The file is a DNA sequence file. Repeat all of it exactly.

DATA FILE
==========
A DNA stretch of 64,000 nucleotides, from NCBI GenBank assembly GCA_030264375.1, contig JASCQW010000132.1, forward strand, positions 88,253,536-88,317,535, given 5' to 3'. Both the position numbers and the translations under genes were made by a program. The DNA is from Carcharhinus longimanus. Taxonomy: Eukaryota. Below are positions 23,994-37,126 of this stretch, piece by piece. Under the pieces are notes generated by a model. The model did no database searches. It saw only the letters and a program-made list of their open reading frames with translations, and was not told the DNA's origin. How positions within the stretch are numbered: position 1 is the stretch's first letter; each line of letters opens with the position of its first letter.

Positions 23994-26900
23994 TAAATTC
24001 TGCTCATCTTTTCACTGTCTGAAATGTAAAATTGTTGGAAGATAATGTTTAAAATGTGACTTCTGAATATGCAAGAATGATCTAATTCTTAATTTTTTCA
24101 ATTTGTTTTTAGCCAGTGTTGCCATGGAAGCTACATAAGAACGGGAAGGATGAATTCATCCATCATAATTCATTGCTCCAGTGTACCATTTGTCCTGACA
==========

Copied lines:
A DNA stretch of 64,000 nucleotides, from NCBI GenBank assembly GCA_030264375.1, contig JASCQW010000132.1, forward strand, positions 88,253,536-88,317,535, given 5' to 3'. Both the position numbers and the translations under genes were made by a program. The DNA is from Carcharhinus longimanus. Taxonomy: Eukaryota. Below are positions 23,994-37,126 of this stretch, piece by piece. Under the pieces are notes generated by a model. The model did no database searches. It saw only the letters and a program-made list of their open reading frames with translations, and was not told the DNA's origin. How positions within the stretch are numbered: position 1 is the stretch's first letter; each line of letters opens with the position of its first letter.

Positions 23994-26900
23994 TAAATTC
24001 TGCTCATCTTTTCACTGTCTGAAATGTAAAATTGTTGGAAGATAATGTTTAAAATGTGACTTCTGAATATGCAAGAATGATCTAATTCTTAATTTTTTCA
24101 ATTTGTTTTTAGCCAGTGTTGCCATGGAAGCTACATAAGAACGGGAAGGATGAATTCATCCATCATAATTCATTGCTCCAGTGTACCATTTGTCCTGACA